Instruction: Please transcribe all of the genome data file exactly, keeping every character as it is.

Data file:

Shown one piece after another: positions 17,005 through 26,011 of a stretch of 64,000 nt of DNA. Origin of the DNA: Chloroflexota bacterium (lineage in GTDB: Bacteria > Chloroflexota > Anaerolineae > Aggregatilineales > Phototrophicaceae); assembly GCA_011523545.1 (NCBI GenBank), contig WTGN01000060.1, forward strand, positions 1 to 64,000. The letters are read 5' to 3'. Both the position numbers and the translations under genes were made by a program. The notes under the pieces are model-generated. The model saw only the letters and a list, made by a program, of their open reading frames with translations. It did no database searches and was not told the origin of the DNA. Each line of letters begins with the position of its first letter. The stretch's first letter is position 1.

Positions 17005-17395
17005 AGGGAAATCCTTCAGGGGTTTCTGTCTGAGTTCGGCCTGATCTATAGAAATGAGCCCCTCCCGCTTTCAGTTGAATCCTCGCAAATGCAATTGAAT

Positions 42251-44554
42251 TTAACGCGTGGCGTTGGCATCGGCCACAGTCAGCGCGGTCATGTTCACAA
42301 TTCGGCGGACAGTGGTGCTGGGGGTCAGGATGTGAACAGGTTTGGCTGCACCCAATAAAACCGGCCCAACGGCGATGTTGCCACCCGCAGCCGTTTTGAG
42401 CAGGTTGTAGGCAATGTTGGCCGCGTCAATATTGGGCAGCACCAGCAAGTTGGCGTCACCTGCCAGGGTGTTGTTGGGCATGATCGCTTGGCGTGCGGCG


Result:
Shown one piece after another: positions 17,005 through 26,011 of a stretch of 64,000 nt of DNA. Origin of the DNA: Chloroflexota bacterium (lineage in GTDB: Bacteria > Chloroflexota > Anaerolineae > Aggregatilineales > Phototrophicaceae); assembly GCA_011523545.1 (NCBI GenBank), contig WTGN01000060.1, forward strand, positions 1 to 64,000. The letters are read 5' to 3'. Both the position numbers and the translations under genes were made by a program. The notes under the pieces are model-generated. The model saw only the letters and a list, made by a program, of their open reading frames with translations. It did no database searches and was not told the origin of the DNA. Each line of letters begins with the position of its first letter. The stretch's first letter is position 1.

Positions 17005-17395
17005 AGGGAAATCCTTCAGGGGTTTCTGTCTGAGTTCGGCCTGATCTATAGAAATGAGCCCCTCCCGCTTTCAGTTGAATCCTCGCAAATGCAATTGAAT

Positions 42251-44554
42251 TTAACGCGTGGCGTTGGCATCGGCCACAGTCAGCGCGGTCATGTTCACAA
42301 TTCGGCGGACAGTGGTGCTGGGGGTCAGGATGTGAACAGGTTTGGCTGCACCCAATAAAACCGGCCCAACGGCGATGTTGCCACCCGCAGCCGTTTTGAG
42401 CAGGTTGTAGGCAATGTTGGCCGCGTCAATATTGGGCAGCACCAGCAAGTTGGCGTCACCTGCCAGGGTGTTGTTGGGCATGATCGCTTGGCGTGCGGCG